Copyright 2009 by the American College of Sports Medicine
DOI: 10.1249/MSS.0b013e3181882c6d

408

forces have been reported to be less than 20 N during body


weight squatting (30).
Although the effects of exercise technique variations on
cruciate ligament strain while performing the barbell squat
have been examined (11,12), there are no studies that have
examined the effects of technique variations on cruciate
ligament loading while perform.ing the one-leg squat and
wall squat. One-leg squat and wall squat exercises are both
performed in training and rehabilitation settings. Wall
squats can be performed with varying techniques, such as
positioning the heels farther or closer to the wall. Positioning the .heels farther from the wall typically results in the
knees being maintained over the feet at the lowest position
of the squat, whereas positioning the heels closer to the wall
typically results in the knees moving anterior beyond the
toes at the lowest position of the squat. Performing a oneleg squat also causes the knees to move forward beyond the
toes at maximum knee flexion. Clinicians and trainers often
believe that anterior movement of the knees beyond the toes
during the wall squat or one-leg squat may increase cruciate
ligament loading, although there are very limited data that
support this belief (1). Moreover, it is unclear if the ACL or
the PCL is loaded when anterior knee movement occurs.
The purpose of this study was to compare cruciate ligament tensile forces among squat types (wall squat with the
feet farther away from the wall-wall squat long; wall squat
with the feet closer to the wall-wall squat short; and the
one-leg squat) and squat phases (squat descent and squat
ascent) at specific knee angles (0', 100, 20', 30', 40', 50,

and 25 2 yr, 60 + 4 kg, and 164 + 6 cm, respectively, for


females. All subjects were required to perforrn wall squat
and one-leg squat exercises pain-free and with proper forrri
and technique for 12 consecutive repetitions using their 12
repetition maximum (12 RM) weight.
To control the EMG signal quality, the current study was
limited to males and females that had average or below
average body fat, which was assessed by Baseline skinfold
calipers (Model 68900; Country Technology, Inc., Gays
Mill, WI) and body fat standards set by the American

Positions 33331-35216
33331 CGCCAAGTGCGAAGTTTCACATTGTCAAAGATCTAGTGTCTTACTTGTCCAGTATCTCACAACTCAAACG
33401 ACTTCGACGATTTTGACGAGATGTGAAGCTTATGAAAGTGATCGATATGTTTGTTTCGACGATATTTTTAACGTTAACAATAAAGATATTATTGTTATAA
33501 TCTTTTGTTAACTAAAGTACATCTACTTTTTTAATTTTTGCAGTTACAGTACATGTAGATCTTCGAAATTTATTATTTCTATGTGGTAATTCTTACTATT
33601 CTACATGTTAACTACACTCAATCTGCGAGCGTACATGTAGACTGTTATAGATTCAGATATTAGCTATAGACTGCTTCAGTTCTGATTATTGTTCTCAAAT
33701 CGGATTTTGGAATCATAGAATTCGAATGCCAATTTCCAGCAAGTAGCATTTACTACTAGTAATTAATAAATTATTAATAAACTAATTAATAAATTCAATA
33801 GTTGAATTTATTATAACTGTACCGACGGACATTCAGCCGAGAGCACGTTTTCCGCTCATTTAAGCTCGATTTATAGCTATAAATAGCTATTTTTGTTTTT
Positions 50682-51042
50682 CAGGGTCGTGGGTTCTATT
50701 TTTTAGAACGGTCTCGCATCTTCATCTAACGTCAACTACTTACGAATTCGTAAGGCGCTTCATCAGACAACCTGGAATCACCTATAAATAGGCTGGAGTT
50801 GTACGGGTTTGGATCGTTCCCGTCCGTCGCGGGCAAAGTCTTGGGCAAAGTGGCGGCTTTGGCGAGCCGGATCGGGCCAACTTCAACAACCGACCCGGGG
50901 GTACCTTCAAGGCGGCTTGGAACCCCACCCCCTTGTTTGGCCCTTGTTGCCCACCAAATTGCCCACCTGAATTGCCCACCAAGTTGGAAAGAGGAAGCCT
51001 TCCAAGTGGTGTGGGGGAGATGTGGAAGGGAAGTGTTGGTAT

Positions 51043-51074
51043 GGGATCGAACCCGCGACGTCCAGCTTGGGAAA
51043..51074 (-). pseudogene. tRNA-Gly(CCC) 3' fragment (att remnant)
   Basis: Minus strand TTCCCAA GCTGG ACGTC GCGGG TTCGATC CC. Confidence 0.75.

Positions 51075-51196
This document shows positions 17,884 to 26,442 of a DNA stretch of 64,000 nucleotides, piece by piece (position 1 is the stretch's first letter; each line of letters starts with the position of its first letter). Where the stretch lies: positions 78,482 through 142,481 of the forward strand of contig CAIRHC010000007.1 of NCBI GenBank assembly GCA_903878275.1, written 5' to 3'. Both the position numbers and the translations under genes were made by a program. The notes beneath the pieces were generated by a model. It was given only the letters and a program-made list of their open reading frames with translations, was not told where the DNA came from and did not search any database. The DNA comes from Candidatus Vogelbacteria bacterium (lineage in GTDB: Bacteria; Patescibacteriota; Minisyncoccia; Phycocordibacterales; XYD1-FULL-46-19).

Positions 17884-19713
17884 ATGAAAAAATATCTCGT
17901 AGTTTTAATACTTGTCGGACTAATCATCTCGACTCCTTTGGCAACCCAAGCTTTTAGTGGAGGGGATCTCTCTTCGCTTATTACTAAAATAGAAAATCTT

College of Sports Medicine. Average body fat was 12%
4% for males and 18% + 1% for females. All subjects
provided written informed consent in accordance with the
Institutional Review Board at California State University,
Sacramento, which approved the research conducted and
informed consent form.

600, 700, 800, and 900). It was hypothesized that 1) ACL

45.s-1. The surface of the wall was smooth, and a towel

tensile force would occur at knee angles 30' or less in the


one-leg squat and wall squat short; 2) PCL tensile force
would occur throughout the knee angle range of motion
in the wall squat long; 3) PCL forces would generally be
greater in the wall squat long compared with the wall squat
short and one-leg squat; 4) PCL forces would generally not
be significantly different between the wall squat short and
the one-leg squat; and 5) for all three squat types, ACL and
PCL forces would generally be greater at specific knee
angles during the squat ascent compared with the corresponding knee angles during the squat descent. Quadriceps
and hamstrings muscle force magnitudes will also be presented to help better understand ACL and PCL force magnitudes. Understanding how cruciate ligament tensile forces
vary among squatting techniques will allow physical therapists, physicians, and trainers to prescribe safer and more
effective knee rehabilitation to patients during ACL or PCL
rehabilitation.

was positioned between the wall and the subject to minimize friction as the subject slid down and up the wall. The
stance width (distance between inside heels) was 32 + 6 cm
for males and 28 + 7 cm for females, and the foot angle
was approximately 00 (feet pointing approximately straight
ahead), and both stance and foot angle were according to
subject preference.
The wall squat was performed with two technique variations, wall squat long (Fig. i) and wall squat short (Fig. 2).
The foot position relative to the wall for the wall squat long
was determined using a heel-to-wall distance that resulted
in the legs being approximately vertical and the knees positioned above the ankles when the thighs were parallel with
the ground (Fig. 1), which is commonly recommended by
clinicians and trainers. The average heel-to-wall distance for
the wall squat long was 45 3 cm for males and 41 3 cm
for females. The heel-to-wall distance for the wall squat
short was one half the distance of the heel-to-wall distance
for the wall squat long. The shorter heel-to-wall distance for
the wall squat short resulted in the anterior surface of the
knee moving beyond the distal end of the toes 9 -2 cm at
the lowest position of the wall squat short (Fig. 2).

METHODS
Subjects
Eighteen healthy individuals (nine males and nine
females) without a history of cruciate ligament pathology
participated with an average age, mass, and height of 29 +
7 yr, 77 + 9 kg, and 177 6 cm, respectively, for males,